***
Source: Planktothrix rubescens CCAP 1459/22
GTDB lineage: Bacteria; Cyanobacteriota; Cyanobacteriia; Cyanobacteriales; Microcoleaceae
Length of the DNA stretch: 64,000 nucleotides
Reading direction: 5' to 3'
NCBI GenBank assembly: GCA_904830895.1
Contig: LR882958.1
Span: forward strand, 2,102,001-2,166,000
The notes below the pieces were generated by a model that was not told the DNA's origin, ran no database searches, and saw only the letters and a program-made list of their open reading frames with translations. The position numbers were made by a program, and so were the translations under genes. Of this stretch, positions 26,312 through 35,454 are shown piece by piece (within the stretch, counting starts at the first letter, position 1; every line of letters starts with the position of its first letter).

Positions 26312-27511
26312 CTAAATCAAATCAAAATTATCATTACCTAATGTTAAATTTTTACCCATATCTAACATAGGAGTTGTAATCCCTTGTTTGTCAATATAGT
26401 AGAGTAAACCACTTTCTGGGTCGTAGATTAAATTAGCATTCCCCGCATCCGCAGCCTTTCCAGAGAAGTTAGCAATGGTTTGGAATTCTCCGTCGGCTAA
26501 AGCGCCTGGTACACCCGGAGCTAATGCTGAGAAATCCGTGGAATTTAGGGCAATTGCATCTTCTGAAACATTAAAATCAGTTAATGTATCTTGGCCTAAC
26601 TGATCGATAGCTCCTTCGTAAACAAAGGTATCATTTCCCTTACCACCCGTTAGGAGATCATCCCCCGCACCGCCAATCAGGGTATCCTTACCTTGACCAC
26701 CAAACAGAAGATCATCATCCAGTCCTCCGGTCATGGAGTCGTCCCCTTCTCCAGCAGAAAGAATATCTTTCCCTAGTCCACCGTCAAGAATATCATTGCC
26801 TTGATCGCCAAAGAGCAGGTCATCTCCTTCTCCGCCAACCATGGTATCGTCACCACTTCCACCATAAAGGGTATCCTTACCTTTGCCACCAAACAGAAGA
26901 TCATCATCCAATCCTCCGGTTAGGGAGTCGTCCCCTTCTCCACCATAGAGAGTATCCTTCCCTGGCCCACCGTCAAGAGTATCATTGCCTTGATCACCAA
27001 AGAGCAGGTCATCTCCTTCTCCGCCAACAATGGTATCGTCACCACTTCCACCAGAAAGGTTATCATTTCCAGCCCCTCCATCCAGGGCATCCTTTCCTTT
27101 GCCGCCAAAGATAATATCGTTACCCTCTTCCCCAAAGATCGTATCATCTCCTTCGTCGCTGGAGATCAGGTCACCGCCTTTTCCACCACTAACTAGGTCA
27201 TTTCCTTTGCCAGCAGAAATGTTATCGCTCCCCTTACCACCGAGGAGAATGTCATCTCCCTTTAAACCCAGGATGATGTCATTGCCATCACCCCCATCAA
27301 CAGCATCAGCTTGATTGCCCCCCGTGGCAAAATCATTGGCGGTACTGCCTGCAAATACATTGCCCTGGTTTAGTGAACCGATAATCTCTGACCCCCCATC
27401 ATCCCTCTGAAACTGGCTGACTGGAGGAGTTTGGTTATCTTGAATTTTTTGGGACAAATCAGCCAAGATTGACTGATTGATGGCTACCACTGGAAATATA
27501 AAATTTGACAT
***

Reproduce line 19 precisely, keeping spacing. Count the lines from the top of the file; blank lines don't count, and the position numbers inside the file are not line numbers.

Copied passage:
27201 TTTCCTTTGCCAGCAGAAATGTTATCGCTCCCCTTACCACCGAGGAGAATGTCATCTCCCTTTAAACCCAGGATGATGTCATTGCCATCACCCCCATCAA